(Hon. (Ms.) Mbalu): Member for Dagoretti South, Hon. Dennis Waweru.
Thank you, Hon. Temporary Deputy Speaker, for giving me the opportunity to make my contribution on this very important Bill. It is a Bill that promotes inclusiveness, democracy and participation of various stakeholders. It is important that after the passage of the Constitution, some of these laws are aligned to the new realities of the Constitution. I strongly support this Bill, particularly the provisions on gender. In this Bill, there is promotion of achievement of the two-thirds gender rule, which is very important for our women. The provisions make sure that everybody is involved in the political process of this country. I also want to contribute on the issue of building strong national institutions. As you have noticed, there have been some efforts in trying to merge parties. That is why we have parties coming together to form the CORD Coalition while others are coming together to form the Jubilee Coalition. There is a need to form institutions that are strong, national and inclusive like in western democracies. We need to have parties that are strong and with foundations based on issues which are shared nationally, and based on inclusivity of everybody. I strongly support the Bill. Thank you, Hon. Temporary Deputy Speaker.
(Hon. (Ms.) Mbalu): Hon. Chepkong’a, are you on an intervention?
(Hon. (Ms.) Mbalu): Okay. Hon. Members, there are no more requests on my screen. I, therefore, call upon the Mover to reply. I will use my discretion to extend the Sitting by five minutes. The electronic version of the Official Hansard Report is for information purposesonly. A certified version of this Report can be obtained from the Hansard Editor.
Thank you, Hon. Temporary Deputy Speaker, for the time you have spent presiding over this debate. This has, indeed, been a very important discussion. As I rise to reply, I would like to donate two minutes each to Hon. Oner and Hon. Savula.
(Hon. (Ms.) Mbalu): Hon. Oner.
Thank you, Hon. Temporary Deputy Speaker. I rise to support the Bill. I thank the Chair of the Departmental Committee on Justice and Legal Affairs for donating to me the two minutes, so that my voice can also be on the HANSARD. Constitutionally, we are a multi-party democracy. Parties play a very important role in how governance is practised. I would like to urge that when we go to the Committee of the whole House stage, we should improve this law to help transform the way parties are managed. In this country, only the Orange Democratic Movement (ODM) party conducts elections. We cannot have parties being run by appointed people. This law should promote true democracy in political parties to ensure that parties are owned by the people because they are funded by the people. All parliamentary parties are funded by taxpayers and, therefore, they must pay attention to the wishes of the taxpayers as opposed to the wishes of those who claim to own them. Thank you, Hon. Temporary Deputy Speaker. I support.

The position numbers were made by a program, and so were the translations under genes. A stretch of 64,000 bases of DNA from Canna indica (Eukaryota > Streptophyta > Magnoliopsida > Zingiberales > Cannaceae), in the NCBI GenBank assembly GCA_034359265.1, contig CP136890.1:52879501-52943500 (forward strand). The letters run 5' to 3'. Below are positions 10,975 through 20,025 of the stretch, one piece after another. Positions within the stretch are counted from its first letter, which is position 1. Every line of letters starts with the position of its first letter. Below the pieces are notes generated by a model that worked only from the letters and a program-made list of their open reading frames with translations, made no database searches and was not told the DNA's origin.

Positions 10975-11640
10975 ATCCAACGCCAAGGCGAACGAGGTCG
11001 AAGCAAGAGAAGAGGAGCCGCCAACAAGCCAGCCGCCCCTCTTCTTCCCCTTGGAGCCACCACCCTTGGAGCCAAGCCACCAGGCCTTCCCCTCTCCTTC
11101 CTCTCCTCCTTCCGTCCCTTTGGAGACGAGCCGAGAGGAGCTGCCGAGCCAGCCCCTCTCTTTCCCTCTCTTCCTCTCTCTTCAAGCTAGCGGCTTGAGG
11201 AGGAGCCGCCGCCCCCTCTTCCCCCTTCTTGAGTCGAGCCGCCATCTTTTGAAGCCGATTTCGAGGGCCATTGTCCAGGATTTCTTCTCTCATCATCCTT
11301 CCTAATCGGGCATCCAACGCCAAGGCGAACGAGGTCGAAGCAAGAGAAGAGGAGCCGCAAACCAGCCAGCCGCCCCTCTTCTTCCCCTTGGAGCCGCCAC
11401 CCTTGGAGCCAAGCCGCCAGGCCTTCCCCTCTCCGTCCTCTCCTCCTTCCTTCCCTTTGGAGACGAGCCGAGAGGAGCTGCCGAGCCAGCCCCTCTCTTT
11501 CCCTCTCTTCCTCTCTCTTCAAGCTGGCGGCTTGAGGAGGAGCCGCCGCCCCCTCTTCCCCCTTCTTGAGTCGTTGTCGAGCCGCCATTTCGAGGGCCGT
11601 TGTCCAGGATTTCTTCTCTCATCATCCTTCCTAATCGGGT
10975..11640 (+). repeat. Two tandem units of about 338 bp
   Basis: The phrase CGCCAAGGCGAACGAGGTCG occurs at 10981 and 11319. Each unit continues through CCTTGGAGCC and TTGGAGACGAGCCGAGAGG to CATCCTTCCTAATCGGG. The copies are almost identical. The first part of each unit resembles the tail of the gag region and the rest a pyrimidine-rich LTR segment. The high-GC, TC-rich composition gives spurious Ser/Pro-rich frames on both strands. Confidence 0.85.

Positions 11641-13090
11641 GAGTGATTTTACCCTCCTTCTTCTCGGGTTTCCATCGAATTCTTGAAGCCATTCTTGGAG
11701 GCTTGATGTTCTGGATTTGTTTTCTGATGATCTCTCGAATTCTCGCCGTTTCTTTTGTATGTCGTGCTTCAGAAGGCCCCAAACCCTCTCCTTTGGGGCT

(Hon. (Ms.) Mbalu): Hon. Savula.
Thank you, Hon. Temporary Deputy Speaker for giving me the opportunity to add my voice to the Political Parties (Amendment) Bill. This Bill will give a new political impetus to political activities in the country in the way they are run. We will not run our parties as individuals. There will be no issue of baba. Parties will be following national rules that are passed by the National Assembly. In the past, we have been having people forming their own shops and call them political parties. Such people coerce members who do not agree with their principles, but have a huge following. This Bill will enhance national values in the political dispensation of this country and hence, add value to the debate in this House after it is enacted.
Lastly, this amendment to the Political Parties Act will also streamline the operations in the political parties to ensure that they operate at a national level. Previously, political parties were supposed to have 24 offices in 24 out of the 47 counties. Very few have achieved that.
With those few remarks, I beg to support.
(Hon. Ms.) Mbalu): I now give three minutes to the philanthropic Chairman of the Departmental Committee on Justice and Legal Affairs.
Thank you, Hon. Temporary Deputy Speaker. Indeed, I am a philanthropic Chairman in terms of ensuring that the voices of the people are heard in this House; particularly those who have stayed to support this Bill. In fact, the debate has been extremely vibrant. Many issues have been said about the amendments. I would like to assure Members that this is a Committee-sponsored Bill arising by amendments that were proposed by the Registrar of Political Parties herself. What we are seeking is to close the gaps that were there in 2013. Many things have been said about the question of mergers as contained in Clause 8.
Section XI of the Political Parties Act clearly provides for mergers. However, it does not provide for the process of mergers. So, mergers are anticipated in the principle Political Parties Act as it exists. So, there is nothing that we are doing here that is not in the principle Act. The principal Act lacks procedure just like the Referendum Law. This is one of the things over which we need to close some gaps. It is just that the Independent Electoral and Boundaries Commission (IEBC) and the Attorney-General (AG) failed to propose a referendum law. We have asked them to do that since 2013. These are some of the things for which we are going to have chaos in this The electronic version of the Official Hansard Report is for information purposesonly. A certified version of this Report can be obtained from the Hansard Editor.
country, if we do not provide for a level playing field for all the parties. This legislation ensures that there is order in the management of political parties.
With those remarks, I beg to reply. Thank you.
(Hon. (Ms.) Mbalu): Order Members. I am not able to put the Question on the Political Parties (Amendment) Bill (National Assembly Bill No.2 of 2016). I order the Question to be put in the next appropriate time as per the decision of the House Business Committee (HBC).
(Hon. (Ms.) Mbalu): Order, Hon. Members. The time being 6.33 p.m., this House stands adjourned till Thursday 31st March, 2016 at 2.30 p.m. I thank you all.
The House rose at 6.33 p.m.